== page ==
Tragic ending aside, for example, Kosari’s measuring up to the male rappelers on her team reminded me of the Brady Bunch episode where Marcia decides to join the Boy Scouts for a foraging expedition and holds her own with the guys, only Marcia got more winded that Kosari’s character, based on the real-life story of the first Iranian woman to scale various mountain-tops. Korda’s character (the reason I keep referring to the actresses’ characters is that none of them were given names, just as they never got to consume the scrumptious dinner — you could smell the spicy aromas mounting as the meat sizzled — they prepared live in a real kitchen set up on stage), meanwhile, could have been an American war widow holding out hope that her husband’s body not being recovered meant he could miraculously show up any day. There are particular exceptions, confirming that Iranian women still have a long way to go: Her husband’s pension goes not to her but his father, she getting a quarter of the amount — with the precision that it’s to be devoted to the costs of raising their son, the male life still priming. And while it’s not entirely clear whether she or the soccer hero has killed his wife, Eskandari as his mistress agrees to his request that she take the fall after his ultimately false assurance that he’ll get her spared from the death penalty. But the very noting of these sexist conditions belies the notion that the Iranian government will censure anything critical of its society and policies; “Every day a little bit more” was not only presented at this year’s Tehran International Theater Festival, it won the awards for best original text and best actresses.

If I have a criticism, it’s not of the acting itself, which was appropriately direct and accordingly unembellished and dramatic when called for, but of the oddity that while the three heroines’ stories were interlaced, there wasn’t a lot of actual interaction between them; rather they related their tales directly to the audience. But the correspondence between the three journeys was clear: In one fashion or another, while each was paired with an evident male hero — the soccer player, the male mountaineering champion, the fighter pilot — in each case it could be argued that the woman’s exploits were more enduringly heroic. The mistress paid the price for her lover’s infidelity to and possible murder of his wife (the conviction and horrifyingly graphic precision of her confession makes it hard to tell if she’s making it up to cover him or really committed the act; the text could be more clear here); the mountaineer was the one ostracized (including by her own mother) after her male partner’s fatal decision to allow the participation of a mountaineer not in a state to be climbing in their expedition; and unlike him, even the martyr’s widow didn’t choose her path but had it imposed on her, and given that society treated her almost like a sub-survivor whose suffering wasn’t as important as her father in law’s or son’s, her crucible was more unjust and more enduring. It might even be argued that, in the sense that it required bucking state authority, her refusal to have her husband’s empty uniform buried in his grave for want of a real corpse demanded just as much courage. These are martyrs in their own right whose stories are as meritorious as those of the men to whose orbits they were inevitably tethered.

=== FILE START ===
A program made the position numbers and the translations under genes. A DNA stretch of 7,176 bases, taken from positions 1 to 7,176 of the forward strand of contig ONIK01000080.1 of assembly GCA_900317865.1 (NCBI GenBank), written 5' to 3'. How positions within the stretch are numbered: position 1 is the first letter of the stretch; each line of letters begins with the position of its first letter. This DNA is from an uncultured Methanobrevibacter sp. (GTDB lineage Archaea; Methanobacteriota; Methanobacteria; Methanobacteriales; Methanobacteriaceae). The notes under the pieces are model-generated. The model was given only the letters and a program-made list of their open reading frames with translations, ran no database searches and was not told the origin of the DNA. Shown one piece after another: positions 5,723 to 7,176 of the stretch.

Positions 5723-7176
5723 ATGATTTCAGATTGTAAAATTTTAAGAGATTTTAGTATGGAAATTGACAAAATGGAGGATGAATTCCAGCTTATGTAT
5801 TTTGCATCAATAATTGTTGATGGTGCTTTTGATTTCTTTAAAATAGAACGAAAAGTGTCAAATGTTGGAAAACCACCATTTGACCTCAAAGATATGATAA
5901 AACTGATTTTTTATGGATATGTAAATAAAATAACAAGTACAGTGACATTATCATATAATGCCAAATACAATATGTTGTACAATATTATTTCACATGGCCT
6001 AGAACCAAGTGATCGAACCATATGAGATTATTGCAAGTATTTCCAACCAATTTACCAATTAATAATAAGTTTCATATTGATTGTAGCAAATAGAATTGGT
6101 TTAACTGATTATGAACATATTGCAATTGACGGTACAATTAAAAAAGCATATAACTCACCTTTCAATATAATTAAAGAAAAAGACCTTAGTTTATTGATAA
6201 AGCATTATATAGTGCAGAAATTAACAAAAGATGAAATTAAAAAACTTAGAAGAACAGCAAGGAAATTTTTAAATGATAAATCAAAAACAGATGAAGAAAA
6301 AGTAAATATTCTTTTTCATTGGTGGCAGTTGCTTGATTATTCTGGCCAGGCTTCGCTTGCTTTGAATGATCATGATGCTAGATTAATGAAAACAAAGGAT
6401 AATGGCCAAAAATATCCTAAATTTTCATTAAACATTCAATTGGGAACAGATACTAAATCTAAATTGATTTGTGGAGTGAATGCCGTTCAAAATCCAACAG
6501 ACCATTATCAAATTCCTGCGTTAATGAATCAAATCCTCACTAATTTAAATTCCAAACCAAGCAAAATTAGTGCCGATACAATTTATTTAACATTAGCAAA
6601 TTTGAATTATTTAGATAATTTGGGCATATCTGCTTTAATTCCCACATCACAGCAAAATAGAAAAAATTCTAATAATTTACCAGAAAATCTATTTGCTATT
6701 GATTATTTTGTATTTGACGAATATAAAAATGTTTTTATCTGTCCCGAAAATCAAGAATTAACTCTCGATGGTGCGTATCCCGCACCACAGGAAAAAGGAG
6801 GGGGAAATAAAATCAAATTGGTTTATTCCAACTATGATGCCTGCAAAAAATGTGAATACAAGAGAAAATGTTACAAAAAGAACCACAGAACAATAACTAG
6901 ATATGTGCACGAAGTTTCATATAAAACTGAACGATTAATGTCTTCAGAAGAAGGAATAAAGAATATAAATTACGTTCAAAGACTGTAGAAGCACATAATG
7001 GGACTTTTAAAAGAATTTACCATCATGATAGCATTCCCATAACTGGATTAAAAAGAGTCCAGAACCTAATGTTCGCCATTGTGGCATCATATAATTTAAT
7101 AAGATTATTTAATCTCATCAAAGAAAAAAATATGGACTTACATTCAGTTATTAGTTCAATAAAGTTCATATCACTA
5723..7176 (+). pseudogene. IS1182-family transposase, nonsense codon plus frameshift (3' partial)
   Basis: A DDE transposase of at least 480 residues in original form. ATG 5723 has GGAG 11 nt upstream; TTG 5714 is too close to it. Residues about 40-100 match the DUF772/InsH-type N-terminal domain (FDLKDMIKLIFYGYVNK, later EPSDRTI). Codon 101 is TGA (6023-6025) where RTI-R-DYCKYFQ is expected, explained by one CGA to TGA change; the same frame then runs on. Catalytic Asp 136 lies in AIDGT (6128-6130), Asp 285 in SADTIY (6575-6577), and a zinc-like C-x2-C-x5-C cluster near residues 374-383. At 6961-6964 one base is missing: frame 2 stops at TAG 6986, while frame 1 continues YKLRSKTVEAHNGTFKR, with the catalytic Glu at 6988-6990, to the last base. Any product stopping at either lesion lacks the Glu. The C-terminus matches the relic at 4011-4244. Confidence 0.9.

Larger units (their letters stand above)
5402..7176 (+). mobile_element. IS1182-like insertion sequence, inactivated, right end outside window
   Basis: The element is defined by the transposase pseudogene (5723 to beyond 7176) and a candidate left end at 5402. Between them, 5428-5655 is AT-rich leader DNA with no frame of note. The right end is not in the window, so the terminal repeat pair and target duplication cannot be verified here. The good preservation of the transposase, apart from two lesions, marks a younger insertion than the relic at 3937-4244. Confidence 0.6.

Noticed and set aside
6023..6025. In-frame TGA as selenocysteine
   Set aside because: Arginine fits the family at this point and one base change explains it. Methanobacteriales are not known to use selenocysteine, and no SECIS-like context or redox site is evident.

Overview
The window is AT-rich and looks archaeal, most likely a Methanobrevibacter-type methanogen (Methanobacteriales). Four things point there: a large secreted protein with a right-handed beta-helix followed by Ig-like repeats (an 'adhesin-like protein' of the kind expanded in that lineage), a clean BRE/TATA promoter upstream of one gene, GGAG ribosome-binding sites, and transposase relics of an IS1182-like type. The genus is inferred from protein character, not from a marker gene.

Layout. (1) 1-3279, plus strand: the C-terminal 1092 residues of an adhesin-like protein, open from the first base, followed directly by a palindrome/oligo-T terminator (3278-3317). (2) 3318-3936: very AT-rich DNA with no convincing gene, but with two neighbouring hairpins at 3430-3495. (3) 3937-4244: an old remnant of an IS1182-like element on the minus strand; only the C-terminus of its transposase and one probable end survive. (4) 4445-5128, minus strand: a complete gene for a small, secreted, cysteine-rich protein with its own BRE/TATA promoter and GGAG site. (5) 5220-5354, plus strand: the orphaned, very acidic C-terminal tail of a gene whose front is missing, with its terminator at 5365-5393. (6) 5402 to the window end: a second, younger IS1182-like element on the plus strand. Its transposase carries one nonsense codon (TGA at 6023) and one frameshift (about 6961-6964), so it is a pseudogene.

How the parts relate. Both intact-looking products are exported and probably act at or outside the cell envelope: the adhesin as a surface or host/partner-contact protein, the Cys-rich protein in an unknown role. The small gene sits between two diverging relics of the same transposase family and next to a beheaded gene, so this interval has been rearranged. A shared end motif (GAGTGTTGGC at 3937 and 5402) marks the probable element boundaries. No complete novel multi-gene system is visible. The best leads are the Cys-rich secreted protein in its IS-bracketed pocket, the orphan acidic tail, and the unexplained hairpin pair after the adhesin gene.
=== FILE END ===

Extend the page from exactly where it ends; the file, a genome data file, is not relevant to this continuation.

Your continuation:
She Done Him Wrong (1933)
Directed by Lowell Sherman
Shown: Mae West (center)From the series Modern Matinees: Hollywood and the Great Depression, 1933, playing at the Museum of Modern Art February 1 – March 31: Mae West and friends in “She Done Him Wrong.” 1933. USA. Directed by Lowell Sherman. Image courtesy MoMA.

New Mysteries of Lutece: Just another afternoon in Paradise

By Paul Ben-Itzak
Copyright 2010, 2017 Paul Ben-Itzak

PARIS — Up until two weeks ago, I spent my evenings regarding a Marseille-based soap opera, “Plus belle la vie,” romantic comedies, and ‘policiers’ or crime shows. When you’re living in an isolated 300-year-old stone house in the land of pre-history in the southwest of France, there isn’t much else to do at night but plant yourself in front of the television. (Living alone, I found it hard to read at night; television at least provided the illusion of company.) But since I have returned to Paris, I have found myself embroiled in my own French soap opera, romantic comedy, and even a police drama, with me cast in the role of the kindly neighbor who the police ask to stay with ‘the little lady’ in case the schizophren who knocked down her door returns. (This was the same young man who previously had lavished my neighbor-friend Sophie and I with fromage, charcuterie, and even multi-colored marshmellows, as well as taken us dancing to a reggae bar on the rue Bagnolet in the netherworlds of the 20eme arrondissement. In the big city, heroes and villains often inter-mingle, sometimes in the same person.) It all ended — until the next chapter, anyway, still unfolding — with Sophie hailing me as the man from providence after I wrested a handful of sleeping pills from her fist on their way to her mouth and before she took off on another two-bottle rouge trip and insisted we watch “Sophie’s Choice” for the umpteenth time.